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Saturday, March 30, 2013

Discovering Oldest US Lager – in the Caribbean!


Case of Schaefer, which we first discovered
in the Caribbean Virgin Islands.
It’s thirsty country here in the Caribbean.  We’re always on the lookout for the cheapest acceptable refreshment we can find.  In the Virgin Islands, the cheapest beer we found was Shaefer, which bills itself as “The oldest lager in the United States.”  Only, neither Wayne or I ever heard of Schaefer before.  I figured they were taking advantage of what I was guessing are laxer laws on product claims.

I was wrong!  Thanks to the wonderful world of Beacon internet access, I discovered Schafer’s claims are indeed accurate.

First produced in in New York 1842 by the F. & M. Schaefer Brewing Company, Schafer introduced lager beers to the United States.  Amazingly, according to Wikipedia,  (click here for Schafer wiki link) until the mid-1970s, Schaefer Beer was the world's best selling beer before ceding the top spot to Budweiser. In 1981 Schaefer Stroh Brewery Company bought Schaefer, and in 1999 Pabst Brewing Company acquired it when they bought out Stroh.

Of course, both Wayne and I grew up on the West Coast.  Schaefer’s is an East Coast beer; no distribution where we hailed from, in the Pacific Northwest,  (click here to learn more about Schaefer’s history and distribution).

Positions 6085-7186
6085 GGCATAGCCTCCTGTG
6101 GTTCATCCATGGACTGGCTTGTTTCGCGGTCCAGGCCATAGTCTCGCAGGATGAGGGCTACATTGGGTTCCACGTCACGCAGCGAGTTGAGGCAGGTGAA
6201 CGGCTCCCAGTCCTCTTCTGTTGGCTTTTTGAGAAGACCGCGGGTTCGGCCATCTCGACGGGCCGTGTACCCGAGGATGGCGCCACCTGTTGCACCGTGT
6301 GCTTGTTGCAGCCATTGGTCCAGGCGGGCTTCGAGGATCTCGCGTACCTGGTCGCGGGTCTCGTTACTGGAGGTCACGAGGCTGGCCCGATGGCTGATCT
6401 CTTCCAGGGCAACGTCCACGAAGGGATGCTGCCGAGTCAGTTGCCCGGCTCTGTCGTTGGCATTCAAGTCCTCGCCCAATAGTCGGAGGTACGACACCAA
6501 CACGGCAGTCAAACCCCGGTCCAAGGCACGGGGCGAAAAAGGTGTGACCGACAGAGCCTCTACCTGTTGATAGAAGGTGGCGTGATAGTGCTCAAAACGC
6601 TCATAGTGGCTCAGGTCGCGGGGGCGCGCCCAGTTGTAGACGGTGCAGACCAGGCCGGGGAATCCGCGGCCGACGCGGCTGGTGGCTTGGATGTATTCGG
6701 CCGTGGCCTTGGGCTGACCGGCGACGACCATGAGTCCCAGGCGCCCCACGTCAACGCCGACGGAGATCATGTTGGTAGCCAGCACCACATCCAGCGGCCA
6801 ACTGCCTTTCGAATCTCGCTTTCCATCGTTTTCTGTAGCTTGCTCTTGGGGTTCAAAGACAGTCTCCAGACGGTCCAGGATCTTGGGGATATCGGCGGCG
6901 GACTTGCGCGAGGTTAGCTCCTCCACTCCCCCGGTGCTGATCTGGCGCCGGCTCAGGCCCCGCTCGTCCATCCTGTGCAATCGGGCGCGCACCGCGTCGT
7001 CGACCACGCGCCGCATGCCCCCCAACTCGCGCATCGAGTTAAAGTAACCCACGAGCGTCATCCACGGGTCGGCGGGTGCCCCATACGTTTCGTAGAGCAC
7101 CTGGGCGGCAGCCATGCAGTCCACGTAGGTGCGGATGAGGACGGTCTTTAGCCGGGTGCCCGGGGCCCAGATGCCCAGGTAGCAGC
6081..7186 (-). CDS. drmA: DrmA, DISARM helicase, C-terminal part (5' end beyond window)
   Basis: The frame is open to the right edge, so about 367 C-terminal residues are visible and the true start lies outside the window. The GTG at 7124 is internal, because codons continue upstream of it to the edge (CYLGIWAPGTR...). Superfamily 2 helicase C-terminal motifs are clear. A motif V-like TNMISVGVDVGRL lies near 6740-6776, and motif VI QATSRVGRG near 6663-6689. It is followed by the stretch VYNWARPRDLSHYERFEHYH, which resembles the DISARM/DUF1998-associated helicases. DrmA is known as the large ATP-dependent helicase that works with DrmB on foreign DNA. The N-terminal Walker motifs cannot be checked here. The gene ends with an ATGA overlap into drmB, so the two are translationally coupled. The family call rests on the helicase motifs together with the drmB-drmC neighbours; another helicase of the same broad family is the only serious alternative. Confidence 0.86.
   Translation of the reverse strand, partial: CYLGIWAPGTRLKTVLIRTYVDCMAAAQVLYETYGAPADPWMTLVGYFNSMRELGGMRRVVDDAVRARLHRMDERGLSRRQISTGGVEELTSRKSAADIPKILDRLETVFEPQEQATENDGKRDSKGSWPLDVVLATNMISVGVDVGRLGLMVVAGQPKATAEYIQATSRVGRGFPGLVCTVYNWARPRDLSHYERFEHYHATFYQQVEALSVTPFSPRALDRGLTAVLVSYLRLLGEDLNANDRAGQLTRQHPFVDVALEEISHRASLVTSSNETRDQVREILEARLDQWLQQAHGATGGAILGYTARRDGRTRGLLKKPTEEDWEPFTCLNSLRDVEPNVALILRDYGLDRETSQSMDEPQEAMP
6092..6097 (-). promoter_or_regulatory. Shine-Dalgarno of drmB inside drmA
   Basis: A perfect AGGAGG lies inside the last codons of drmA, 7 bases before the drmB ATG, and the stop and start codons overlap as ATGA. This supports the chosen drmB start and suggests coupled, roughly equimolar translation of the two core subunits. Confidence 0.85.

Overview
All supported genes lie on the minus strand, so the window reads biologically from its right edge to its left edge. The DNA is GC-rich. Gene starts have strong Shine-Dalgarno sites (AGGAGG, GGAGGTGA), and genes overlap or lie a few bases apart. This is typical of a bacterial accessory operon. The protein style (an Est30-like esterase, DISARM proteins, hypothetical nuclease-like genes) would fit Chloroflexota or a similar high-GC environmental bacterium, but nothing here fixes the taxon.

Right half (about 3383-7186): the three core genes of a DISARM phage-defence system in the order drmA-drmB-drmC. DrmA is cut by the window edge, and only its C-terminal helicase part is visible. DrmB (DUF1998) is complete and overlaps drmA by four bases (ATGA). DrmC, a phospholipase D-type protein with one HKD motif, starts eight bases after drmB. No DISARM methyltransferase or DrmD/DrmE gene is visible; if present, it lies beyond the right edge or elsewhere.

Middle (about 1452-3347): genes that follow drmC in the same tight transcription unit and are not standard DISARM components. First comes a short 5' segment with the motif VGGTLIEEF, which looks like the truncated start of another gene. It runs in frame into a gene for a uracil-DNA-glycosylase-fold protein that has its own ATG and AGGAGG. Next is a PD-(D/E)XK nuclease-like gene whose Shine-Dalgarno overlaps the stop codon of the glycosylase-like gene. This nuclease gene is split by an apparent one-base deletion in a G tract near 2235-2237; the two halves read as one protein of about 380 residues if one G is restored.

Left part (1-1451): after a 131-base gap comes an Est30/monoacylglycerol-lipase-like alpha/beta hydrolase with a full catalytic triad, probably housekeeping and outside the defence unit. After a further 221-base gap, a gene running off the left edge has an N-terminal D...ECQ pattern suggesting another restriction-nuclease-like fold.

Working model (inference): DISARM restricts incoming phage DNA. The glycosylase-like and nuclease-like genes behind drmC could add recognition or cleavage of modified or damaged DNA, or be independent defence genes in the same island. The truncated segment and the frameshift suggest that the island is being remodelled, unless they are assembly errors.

Wiki says the advertising slogan for Schaefer beer is "Schaefer is the one beer to have when you're having more than one."   Considering that most beers come in 12 oz cans, and Schaefer comes in 10 oz cans, and it’s cheap, yeah, on an 80 degree day, it’s a bit more likely you’ll drink more than one.

Schaefer’s alright.  It’s a light lager, similar to a Bud or a Michelob.  Honestly, if all things were equal, I’d rather drink a 12 oz natively produced Carib.

I just find it funny Wayne and I discovered “the oldest US lager” in the Caribbean Virgin Islands, rather than the continental United States.  Travel is all about discovery, I’m just learning more than I expected in the Caribbean about food from home.

Cheers to that!